UPDATE 1-US SEC charges ex-Marvell worker in Galleon insider-trade scheme
By Sarah N. Lynch
WASHINGTON Nov 21 (Reuters) - A former Marvell Technology Group Ltd employee will pay $60,000 to settle civil charges that he offered insider tips to a hedge fund manager with ties to Galleon Group, U.S. regulators said Thursday.
Sam Miri, who worked at Marvell's communications division, will also be barred from serving as an officer or director of a public company, the Securities and Exchange Commission said.
A lawyer for Miri could not be immediately reached.
The SEC alleges that Miri gave former Galleon portfolio manager Ali Far information that was not publicly available about Marvell's financial performance.
Far, who later pleaded guilty to criminal charges in the Galleon matter, used the information to trade on behalf of Spherix Capital, a hedge fund he founded.
More than 80 people and entities have been charged criminally in connection with the government's probe into insider trading.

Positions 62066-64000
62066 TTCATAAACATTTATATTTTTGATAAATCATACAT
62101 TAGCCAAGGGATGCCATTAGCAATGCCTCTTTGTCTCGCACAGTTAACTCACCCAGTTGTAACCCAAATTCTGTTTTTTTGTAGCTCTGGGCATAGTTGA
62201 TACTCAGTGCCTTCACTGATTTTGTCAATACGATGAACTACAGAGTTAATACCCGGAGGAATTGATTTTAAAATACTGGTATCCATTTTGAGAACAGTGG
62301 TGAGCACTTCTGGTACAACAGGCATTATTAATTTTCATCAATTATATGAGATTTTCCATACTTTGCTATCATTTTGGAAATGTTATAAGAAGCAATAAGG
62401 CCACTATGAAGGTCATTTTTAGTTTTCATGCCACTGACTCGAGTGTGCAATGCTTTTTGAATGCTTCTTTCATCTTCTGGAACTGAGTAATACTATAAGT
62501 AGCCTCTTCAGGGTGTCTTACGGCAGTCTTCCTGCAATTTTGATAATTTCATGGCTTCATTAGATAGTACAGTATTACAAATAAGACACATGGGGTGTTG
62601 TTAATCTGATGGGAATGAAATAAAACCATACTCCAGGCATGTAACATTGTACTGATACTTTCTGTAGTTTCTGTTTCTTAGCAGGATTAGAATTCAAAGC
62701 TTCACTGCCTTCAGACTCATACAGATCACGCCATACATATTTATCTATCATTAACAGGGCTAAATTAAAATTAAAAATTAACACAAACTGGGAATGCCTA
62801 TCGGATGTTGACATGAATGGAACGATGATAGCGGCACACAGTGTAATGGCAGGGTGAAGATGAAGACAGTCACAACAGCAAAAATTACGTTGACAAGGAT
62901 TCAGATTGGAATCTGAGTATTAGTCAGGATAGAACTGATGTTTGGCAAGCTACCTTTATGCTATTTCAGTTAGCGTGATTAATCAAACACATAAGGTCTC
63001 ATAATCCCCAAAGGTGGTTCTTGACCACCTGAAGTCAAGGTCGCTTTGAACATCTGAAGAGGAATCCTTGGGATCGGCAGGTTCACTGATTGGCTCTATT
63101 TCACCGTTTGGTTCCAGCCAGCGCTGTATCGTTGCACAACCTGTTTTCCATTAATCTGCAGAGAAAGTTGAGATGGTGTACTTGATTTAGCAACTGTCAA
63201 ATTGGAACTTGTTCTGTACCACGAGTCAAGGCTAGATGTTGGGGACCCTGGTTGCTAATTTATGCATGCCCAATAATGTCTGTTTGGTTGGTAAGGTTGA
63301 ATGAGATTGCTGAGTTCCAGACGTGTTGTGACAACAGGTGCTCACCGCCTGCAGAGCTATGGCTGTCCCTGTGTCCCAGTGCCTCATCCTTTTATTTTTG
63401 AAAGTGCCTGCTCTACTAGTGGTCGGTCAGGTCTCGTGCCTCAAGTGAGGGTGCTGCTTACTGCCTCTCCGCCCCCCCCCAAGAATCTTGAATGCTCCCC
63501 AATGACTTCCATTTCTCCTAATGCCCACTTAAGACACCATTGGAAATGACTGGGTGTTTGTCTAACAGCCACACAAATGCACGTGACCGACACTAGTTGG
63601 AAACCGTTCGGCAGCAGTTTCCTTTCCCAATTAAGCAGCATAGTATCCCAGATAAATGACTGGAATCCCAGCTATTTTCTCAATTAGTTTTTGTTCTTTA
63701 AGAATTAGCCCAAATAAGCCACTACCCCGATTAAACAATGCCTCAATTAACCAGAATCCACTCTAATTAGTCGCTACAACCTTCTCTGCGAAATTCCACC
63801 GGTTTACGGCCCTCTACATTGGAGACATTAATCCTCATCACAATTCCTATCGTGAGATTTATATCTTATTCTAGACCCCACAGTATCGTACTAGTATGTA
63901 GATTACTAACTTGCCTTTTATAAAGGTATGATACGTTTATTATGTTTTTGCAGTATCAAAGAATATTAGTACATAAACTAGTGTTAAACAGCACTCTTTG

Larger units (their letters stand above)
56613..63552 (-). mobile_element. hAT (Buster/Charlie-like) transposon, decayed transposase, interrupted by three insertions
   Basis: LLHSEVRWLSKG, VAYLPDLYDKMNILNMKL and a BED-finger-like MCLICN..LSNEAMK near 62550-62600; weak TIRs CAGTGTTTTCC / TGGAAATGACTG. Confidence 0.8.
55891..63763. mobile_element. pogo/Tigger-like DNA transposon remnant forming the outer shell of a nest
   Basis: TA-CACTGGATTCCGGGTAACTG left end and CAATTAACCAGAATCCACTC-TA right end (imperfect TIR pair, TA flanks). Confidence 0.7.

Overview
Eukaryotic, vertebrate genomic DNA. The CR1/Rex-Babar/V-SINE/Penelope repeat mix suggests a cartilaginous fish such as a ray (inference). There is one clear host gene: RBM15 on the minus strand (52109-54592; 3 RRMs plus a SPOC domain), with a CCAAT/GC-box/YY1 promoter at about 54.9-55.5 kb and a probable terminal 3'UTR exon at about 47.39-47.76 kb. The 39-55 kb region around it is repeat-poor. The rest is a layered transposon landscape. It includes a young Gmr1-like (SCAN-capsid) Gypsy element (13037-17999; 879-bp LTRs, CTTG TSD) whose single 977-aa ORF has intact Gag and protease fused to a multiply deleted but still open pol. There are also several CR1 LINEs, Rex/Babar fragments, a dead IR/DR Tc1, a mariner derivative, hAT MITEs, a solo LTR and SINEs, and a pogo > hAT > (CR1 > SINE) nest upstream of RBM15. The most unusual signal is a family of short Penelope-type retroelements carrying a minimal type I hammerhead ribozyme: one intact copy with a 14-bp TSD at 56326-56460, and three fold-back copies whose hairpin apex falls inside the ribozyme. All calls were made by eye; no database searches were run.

The probe also ensnared the founder of the now-defunct Galleon, Raj Rajaratnam, who in 2011 was convicted on 14 criminal counts and is serving an 11-year sentence.
Miri's name surfaced in connection with the probe as far back as 2009, when Far became a cooperating witness for the government and admitted he had paid an official at a publicly traded technology company.
Reuters reported at the time that Far was referring to Miri, citing a person familiar with the matter.
For his cooperation with the government, Far was sentenced to one year of probation.
According to the SEC's civil complaint on Thursday, Miri tipped Far in May 2008 about Marvell's plans to announce a permanent chief financial officer and also provided details about the company's earnings before they were public.
In the days before the company's announcement, Spherix Capital hedge funds bought 300,000 shares of Marvell stock, allowing them to reap $680,000 in ill-gotten gains, the SEC said.
In exchange for the tips, Far made four quarterly payments to Miri totaling roughly $10,000, the SEC added.
The SEC said its investigation is continuing.
Trending On Reuters
We are living longer but not creating financial plans to keep pace. Advisers give tips on how to make sure you don’t outlive your money. Video